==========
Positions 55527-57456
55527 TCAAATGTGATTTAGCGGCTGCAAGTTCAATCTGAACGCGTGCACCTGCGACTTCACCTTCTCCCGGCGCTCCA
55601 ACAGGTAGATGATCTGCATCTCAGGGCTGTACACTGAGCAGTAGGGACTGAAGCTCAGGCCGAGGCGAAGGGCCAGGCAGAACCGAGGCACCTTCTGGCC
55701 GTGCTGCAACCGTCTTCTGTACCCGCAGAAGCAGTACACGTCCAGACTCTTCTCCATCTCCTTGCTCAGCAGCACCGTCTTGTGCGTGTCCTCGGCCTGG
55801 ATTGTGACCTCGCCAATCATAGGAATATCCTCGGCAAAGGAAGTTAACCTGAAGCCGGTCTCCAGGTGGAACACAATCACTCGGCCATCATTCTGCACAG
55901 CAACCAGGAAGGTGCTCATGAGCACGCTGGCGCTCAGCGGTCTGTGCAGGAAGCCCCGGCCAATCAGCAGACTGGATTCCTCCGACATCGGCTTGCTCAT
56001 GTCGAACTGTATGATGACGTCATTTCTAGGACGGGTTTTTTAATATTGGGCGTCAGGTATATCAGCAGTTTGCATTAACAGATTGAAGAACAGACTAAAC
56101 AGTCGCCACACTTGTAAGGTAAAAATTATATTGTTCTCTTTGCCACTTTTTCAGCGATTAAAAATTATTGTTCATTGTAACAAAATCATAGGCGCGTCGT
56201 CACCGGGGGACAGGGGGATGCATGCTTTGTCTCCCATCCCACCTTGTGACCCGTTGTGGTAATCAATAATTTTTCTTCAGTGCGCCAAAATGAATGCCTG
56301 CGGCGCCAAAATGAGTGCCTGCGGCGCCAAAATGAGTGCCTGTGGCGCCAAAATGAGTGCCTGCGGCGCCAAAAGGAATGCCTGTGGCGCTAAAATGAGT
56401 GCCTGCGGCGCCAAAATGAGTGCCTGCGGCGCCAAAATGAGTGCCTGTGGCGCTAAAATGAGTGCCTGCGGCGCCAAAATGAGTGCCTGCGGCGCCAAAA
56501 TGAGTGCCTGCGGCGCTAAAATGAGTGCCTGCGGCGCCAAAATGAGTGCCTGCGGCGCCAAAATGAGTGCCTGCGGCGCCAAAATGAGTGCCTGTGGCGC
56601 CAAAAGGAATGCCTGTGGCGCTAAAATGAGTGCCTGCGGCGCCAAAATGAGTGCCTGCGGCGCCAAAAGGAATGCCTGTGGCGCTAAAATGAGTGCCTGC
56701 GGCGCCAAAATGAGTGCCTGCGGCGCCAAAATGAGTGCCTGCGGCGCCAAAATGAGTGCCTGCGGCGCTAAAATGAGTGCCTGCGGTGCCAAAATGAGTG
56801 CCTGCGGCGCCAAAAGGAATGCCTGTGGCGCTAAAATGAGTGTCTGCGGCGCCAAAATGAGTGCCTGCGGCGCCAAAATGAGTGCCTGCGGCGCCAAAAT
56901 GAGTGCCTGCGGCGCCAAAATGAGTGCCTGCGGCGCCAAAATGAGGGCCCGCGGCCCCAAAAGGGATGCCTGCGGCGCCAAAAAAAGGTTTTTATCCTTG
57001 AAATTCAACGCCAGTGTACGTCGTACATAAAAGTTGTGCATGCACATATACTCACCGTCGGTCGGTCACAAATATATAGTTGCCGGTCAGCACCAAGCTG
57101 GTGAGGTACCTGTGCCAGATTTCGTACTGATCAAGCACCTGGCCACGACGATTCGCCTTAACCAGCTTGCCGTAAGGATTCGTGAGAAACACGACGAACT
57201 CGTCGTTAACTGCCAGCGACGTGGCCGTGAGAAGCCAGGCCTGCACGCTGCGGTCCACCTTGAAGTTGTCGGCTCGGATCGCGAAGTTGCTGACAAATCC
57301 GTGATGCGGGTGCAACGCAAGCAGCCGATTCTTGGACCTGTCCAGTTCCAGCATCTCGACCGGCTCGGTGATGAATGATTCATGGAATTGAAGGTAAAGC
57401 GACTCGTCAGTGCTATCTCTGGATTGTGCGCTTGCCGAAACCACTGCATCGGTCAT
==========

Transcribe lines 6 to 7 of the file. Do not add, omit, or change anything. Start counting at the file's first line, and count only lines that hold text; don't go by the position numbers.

55901 CAACCAGGAAGGTGCTCATGAGCACGCTGGCGCTCAGCGGTCTGTGCAGGAAGCCCCGGCCAATCAGCAGACTGGATTCCTCCGACATCGGCTTGCTCAT
56001 GTCGAACTGTATGATGACGTCATTTCTAGGACGGGTTTTTTAATATTGGGCGTCAGGTATATCAGCAGTTTGCATTAACAGATTGAAGAACAGACTAAAC